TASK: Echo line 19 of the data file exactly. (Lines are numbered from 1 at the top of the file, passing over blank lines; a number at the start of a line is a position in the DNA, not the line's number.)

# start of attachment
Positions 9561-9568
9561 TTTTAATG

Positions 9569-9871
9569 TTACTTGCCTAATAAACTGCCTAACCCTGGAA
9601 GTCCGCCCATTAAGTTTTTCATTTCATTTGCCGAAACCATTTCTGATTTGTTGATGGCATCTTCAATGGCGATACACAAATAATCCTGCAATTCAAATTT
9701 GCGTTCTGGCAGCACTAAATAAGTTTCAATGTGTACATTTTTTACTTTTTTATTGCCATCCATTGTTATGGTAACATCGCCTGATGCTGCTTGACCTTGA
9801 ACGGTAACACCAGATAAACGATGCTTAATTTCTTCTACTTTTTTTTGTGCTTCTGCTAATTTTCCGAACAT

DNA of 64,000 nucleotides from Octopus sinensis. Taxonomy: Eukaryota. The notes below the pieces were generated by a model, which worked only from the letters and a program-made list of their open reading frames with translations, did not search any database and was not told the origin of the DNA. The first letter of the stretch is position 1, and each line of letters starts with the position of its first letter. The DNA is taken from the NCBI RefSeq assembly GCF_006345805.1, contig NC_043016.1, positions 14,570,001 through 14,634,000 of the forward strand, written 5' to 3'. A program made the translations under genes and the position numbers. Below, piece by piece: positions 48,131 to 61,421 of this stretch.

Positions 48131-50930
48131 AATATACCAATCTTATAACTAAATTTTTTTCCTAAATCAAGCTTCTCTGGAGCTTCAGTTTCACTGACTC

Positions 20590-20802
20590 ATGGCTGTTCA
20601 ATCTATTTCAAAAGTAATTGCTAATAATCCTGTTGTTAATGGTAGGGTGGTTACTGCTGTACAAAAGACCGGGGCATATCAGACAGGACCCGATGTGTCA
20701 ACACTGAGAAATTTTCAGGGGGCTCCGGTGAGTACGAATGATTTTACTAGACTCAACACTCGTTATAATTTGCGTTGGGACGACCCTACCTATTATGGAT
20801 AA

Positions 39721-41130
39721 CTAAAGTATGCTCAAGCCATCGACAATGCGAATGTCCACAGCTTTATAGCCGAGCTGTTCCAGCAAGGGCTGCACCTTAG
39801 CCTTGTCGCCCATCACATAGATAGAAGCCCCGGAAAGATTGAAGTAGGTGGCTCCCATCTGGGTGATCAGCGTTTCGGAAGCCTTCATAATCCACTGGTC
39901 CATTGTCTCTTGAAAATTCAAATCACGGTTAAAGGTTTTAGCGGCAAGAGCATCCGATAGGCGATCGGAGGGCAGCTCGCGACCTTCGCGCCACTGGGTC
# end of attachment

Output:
39901 CATTGTCTCTTGAAAATTCAAATCACGGTTAAAGGTTTTAGCGGCAAGAGCATCCGATAGGCGATCGGAGGGCAGCTCGCGACCTTCGCGCCACTGGGTC